‘I Saw It: Francisco de Goya, Printmaker’ at Pasadena’s Norton Simon
via Simon Norton

PASADENA, Calif. — Art lovers, and lovers of humanity and justice, are heading to the Norton Simon Museum in Pasadena through August 5, for an immersive experience, an in-depth encounter with Spanish artist Francisco de Goya’s complete four-series body of prints. Owing to the fragility of paper and the debilitating effect of bright light, these prints are seldom placed on public view.

Viewers will marvel both at Goya’s superb technical skills, as well as his intense, pointed affirmation of life, full of humor, war, despair, irony, satire, all that defines the human condition.

Considering the ferociousness of his attack on the Church, the nobility and the ruling class, it’s a wonder he wasn’t hauled before the Inquisition or lined up before a firing squad. Perhaps what saved him was his widespread renown as the commissioned painter of noble and upper-class portraits in oil. He died in 1828, at age 82, in exile in France.

Las chinchillas | Eric A. Gordon/People’s World

The exhibition is titled “I Saw It” because on two separate prints, depicting cruelty and depravity that a viewer might not believe could happen, Goya actually wrote those words (yo lo vi) into the image itself. The four series collectively represent a personal eye-witness to the artist’s time and place. The 80 prints of the Caprichos series (1799) explore Spanish humor, old social customs, morality and vice, superstitions and the dream states that often give rise to the artist’s ideas, caricaturing the human propensity toward irrationality. Desastres de la Guerra (c. 1810–15) records scenes from the Napoleonic invasion and occupation of Spain. Goya remained in Madrid the entire time, and apparently maintained cordial relations both with the French occupiers and with the Spanish royal house. He concentrates his eye on the abuses and horrors of war, and the gruesome irony of the French trying to militarily install an Enlightenment régime in a land with a repressive monarchy. Even the casual student of art history will find in these prints a ready source for much of the art produced during the Spanish Civil War more than a century later. And here’s one fun fact: In “Las chinchillas” can be found the inspiration for Boris Karloff’s Frankenstein modeling.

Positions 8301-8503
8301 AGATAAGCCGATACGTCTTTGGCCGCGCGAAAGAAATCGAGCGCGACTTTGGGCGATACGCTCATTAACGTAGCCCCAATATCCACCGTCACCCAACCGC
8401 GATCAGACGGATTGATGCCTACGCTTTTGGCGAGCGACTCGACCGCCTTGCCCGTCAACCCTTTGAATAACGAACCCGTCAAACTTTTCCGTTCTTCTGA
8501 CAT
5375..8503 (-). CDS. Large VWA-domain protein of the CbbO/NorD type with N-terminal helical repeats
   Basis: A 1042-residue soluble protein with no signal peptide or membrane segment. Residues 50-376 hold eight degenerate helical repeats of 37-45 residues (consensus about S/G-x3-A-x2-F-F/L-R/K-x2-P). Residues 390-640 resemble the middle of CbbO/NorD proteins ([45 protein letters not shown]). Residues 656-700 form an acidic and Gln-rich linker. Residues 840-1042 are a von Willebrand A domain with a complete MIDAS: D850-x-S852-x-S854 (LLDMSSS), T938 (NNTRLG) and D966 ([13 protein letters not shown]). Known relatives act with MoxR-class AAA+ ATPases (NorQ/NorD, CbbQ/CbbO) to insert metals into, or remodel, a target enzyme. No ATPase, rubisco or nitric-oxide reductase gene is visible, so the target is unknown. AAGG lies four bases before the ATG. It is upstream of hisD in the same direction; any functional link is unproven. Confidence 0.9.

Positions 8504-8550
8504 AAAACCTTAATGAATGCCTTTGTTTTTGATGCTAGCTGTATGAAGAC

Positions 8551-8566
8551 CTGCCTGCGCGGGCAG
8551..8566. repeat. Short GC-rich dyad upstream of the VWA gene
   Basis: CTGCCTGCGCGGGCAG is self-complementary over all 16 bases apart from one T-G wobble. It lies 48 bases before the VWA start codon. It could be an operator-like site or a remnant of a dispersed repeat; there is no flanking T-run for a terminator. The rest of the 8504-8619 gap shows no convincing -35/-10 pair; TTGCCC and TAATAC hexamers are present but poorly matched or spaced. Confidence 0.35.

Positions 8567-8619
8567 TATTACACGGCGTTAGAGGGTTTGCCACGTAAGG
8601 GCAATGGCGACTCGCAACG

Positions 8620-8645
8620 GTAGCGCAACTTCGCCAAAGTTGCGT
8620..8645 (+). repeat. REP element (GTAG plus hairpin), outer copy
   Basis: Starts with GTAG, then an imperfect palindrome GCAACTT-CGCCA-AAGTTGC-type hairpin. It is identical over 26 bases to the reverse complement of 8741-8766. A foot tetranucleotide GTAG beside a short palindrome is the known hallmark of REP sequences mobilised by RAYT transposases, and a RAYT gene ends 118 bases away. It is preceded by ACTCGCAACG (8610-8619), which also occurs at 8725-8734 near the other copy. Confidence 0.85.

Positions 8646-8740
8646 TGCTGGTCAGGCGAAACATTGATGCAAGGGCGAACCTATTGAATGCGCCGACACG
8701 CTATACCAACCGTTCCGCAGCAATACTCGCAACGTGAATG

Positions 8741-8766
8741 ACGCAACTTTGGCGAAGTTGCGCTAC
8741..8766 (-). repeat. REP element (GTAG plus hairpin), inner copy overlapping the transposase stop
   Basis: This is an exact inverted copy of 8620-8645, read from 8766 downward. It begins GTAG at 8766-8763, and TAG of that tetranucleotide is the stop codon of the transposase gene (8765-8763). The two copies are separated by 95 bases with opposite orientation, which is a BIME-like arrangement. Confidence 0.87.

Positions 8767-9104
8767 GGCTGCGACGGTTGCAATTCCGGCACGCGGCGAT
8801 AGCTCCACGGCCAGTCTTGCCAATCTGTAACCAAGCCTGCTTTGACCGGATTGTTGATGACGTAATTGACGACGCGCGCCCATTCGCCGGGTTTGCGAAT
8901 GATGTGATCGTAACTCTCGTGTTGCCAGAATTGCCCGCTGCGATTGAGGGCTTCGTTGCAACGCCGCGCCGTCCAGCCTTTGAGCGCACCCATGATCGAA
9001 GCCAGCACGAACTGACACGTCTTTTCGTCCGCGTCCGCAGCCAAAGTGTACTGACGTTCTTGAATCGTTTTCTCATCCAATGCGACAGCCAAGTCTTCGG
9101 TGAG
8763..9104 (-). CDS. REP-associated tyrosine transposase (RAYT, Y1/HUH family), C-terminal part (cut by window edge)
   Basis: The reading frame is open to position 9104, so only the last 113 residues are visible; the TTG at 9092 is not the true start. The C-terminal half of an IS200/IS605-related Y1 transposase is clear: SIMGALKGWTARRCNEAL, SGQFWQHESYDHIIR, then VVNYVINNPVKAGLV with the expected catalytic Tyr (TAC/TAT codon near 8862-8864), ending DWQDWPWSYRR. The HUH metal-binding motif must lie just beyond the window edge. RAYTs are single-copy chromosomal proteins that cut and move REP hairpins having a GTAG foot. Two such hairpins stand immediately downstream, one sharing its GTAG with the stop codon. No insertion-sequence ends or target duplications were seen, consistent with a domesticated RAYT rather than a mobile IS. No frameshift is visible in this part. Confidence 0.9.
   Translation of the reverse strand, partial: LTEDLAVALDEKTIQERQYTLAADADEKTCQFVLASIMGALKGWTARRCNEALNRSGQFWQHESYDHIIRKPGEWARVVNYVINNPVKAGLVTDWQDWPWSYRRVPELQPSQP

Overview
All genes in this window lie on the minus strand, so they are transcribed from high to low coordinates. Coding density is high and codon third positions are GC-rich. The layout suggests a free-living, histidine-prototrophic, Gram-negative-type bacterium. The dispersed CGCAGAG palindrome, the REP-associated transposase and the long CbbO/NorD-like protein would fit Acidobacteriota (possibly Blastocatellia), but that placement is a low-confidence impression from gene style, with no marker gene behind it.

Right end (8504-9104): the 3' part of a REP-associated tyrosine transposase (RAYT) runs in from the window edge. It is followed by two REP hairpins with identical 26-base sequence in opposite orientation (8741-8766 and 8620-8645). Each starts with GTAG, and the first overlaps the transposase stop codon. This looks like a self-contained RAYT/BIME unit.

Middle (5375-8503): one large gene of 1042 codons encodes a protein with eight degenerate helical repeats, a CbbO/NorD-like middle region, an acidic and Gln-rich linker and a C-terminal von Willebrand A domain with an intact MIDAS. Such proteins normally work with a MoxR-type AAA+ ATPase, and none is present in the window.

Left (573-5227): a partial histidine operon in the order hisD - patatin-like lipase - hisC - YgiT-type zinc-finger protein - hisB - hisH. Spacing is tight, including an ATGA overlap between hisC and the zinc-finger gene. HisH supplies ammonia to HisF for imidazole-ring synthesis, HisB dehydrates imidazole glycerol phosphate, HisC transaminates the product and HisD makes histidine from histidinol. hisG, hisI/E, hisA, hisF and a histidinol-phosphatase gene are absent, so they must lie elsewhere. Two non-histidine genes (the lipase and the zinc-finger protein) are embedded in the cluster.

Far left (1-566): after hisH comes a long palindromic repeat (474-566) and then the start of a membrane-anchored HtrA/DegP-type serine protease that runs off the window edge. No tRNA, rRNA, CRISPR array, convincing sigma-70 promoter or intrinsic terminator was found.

La Tauromaquia (1815–16) is an exploration of all the facets of Spanish bullfighting, starting with the Moorish technique of hunting and capturing wild bulls, depicting all the individual roles played by bullfighting teams, and not sparing the viewer those occasions when the bull carried the day. Los Disparates (c. 1815–23) offers a peek into the artist’s creative process, imagination, fears, dreams and fantasies.

From ‘Los Disparates’ | Eric A. Gordon/People’s World

One feature of the current exhibition is the inclusion of multiple versions of the same print. Viewers can see how Goya produced trial and working proofs alongside his finished work, and later hand-colored editions are included as well. This is the first comprehensive installation of Goya’s iconic suites on the West Coast, and it is drawn exclusively from the renowned collection of this material in the Norton Simon Museum.

Picasso, ‘The Dream and Lie of Franco,’ 1937 | Eric A. Gordon/People’s World

The museum supplies ample didactic panels to identify each print and translate its title. Unlike many other museums in Southern California, however, the texts are not provided in Spanish, which, given both the subject of the exhibition and a significant part of the intended audience to come see it, would have been helpful.

In a small, related exhibition, the museum has gather several modern works by artists such as Leon Golub, Pablo Picasso, Enrique Chagoya, and Andy Warhol, who similarly felt compelled to address injustice and suffering in their art.

The Norton Simon Museum is located at 411 W. Colorado Blvd., Pasadena 91105. Hours are Sun., Mon., and Thurs. from 12 to 5 p.m., Fri. and Sat. from 12 to 7 p.m., closed Tues. and Weds. For further information call (626) 449-6840 or visit the museum website. For any who wish to do virtual, but partial tours of the Goya exhibition, the website features links to them.

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Eric A. Gordon
Eric A. Gordon

Eric A. Gordon, People’s World Cultural Editor, wrote a biography of radical American composer Marc Blitzstein and co-authored composer Earl Robinson’s autobiography. He has received numerous awards for his People's World writing from the International Labor Communications Association. He has translated all nine books of fiction by Manuel Tiago (pseudonym for Álvaro Cunhal) from Portuguese, available from International Publishers NY.